Gaming comics can best be classified into three basic genres: Story-based, Political Commentary, and Sprite. No, not that Sprite. Political Commentary would include comics like Penny Arcade. Penny Arcade has always been the type of comic strip that you can't read straight through: you have to stop at every strip and read the newspost that goes along with each. Usually the strip for the day is about something in the news regarding gamers, or a new game that just came out. Very rarely does Penny Arcade stray from this formula. Like all artists, however, Tycho and Gabe need to stretch every once in a while and do storylines with continuity. Penny Arcade has received a lot of criticism about this, as readers who stumble upon the site for the first time aren't really sure how to approach the comic. Some readers go to the website thinking it will be your typical comic strip read left-to-right, and see a disjointed series of inside jokes and lengthy commentaries on seemingly random subjects. Some people have accused Penny Arcade of a severe lack of humor because of this. Political humor tends to be very topical, and a reader needs to take this into account when reading strips like Penny Arcade.
Story-based comics include strips like Real Life, Mac Hall or PvP. Although they involve video games and their culture, they are not restricted to just commenting on them. PvP is about a group of people who work for a gaming magazine, offering many different storyline possibilities. Mac Hall is hardly about gaming anymore, focusing more on the relationships between characters going to college and their everyday lives. Real Life tends to be more focused, centering on one game or concept and running with it for a week or two.
The last type of gaming comic is one of the most conflicted sub-genres of webcomics ever. Sprite comics are comics that are made using "sprites" from video games. That can include characters, backgrounds, text and other elements. Some people hate sprite comics for their apparent lack of originality; creators taking screen shots from video games and putting them into a comic strip isn't exactly brilliant at first glance. Some sprite comics, such as 8-bit Theatre, have often proved haters wrong by taking characters from a single video game ( Final Fantasy for the NES ) and making them into well-fleshed out characters in consistently funny situations. Other sprite comics are created with 100% original art. Even if a sprite comic isn't about video games, it is usually considered a gaming comic by default, just for the way it is created and what it references.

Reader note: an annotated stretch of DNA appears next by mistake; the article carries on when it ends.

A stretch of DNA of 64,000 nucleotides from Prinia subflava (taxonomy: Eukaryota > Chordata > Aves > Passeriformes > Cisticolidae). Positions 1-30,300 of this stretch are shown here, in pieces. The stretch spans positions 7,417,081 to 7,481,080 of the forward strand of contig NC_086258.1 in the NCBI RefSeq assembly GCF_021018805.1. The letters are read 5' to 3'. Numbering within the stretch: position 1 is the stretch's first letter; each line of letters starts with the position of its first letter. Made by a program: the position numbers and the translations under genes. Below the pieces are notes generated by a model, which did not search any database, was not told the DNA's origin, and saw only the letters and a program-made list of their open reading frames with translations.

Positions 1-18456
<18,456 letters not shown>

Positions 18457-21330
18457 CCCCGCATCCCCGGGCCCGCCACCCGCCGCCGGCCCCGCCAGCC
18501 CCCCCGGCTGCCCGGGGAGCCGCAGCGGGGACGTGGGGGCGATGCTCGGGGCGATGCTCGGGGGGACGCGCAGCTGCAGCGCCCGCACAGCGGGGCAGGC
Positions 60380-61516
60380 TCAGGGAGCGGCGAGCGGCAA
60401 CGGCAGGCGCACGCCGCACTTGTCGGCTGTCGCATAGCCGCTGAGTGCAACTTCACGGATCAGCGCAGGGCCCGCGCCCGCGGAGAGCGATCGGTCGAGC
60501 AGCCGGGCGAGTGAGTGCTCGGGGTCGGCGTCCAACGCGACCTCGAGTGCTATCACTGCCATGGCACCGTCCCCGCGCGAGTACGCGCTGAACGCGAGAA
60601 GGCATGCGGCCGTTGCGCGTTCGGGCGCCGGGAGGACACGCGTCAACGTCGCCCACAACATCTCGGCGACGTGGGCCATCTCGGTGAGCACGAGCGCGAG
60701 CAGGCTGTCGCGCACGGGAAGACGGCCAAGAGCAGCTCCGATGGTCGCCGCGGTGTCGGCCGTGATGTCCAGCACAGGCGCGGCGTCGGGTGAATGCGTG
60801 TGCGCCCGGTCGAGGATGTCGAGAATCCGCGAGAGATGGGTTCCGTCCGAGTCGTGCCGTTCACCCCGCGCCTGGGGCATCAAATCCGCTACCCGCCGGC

Gaming comics continue to rise in popularity, even as gaming terms such as "l33t" and "wang" become more and more passÃ©. KeenSpace is filled to the brim with gaming comics, and even direct rip-offs of current gaming comics (approximately 76 are listed as "Gaming" not counting the "Sprite" comics). Gaming comics seem to be sticking to their own genre, never straying, and therefore neither helping nor hindering the current webcomic community. Will they continue to exist as separate entities, or will gaming webcomics and traditional webcomics one day be walking off into the sunset holding hands?
A few possible ways might be to have already existing gaming webcomics expand into other genres, away from gaming. On this note Tycho from Penny Arcade says, "Topically, we certainly deal with videogames more than we do any other subject. Calling us a 'Gaming Comic' seems fair. We have certainly covered topics as diverse as Duck Cocks or radioactive arachnids, but videogames are our passion, and the work we do more often than not reflects that." Which shows that gaming comics can spread their wings, so to speak. Another way to bring all genres together is to have more collective events, like Comixpedia's Fright Night, and invite as many comic artists from each genre as possible. Once we all know each other, then the linking starts to occur. Then, after all of that, we can all get together in one big webcomic group hug.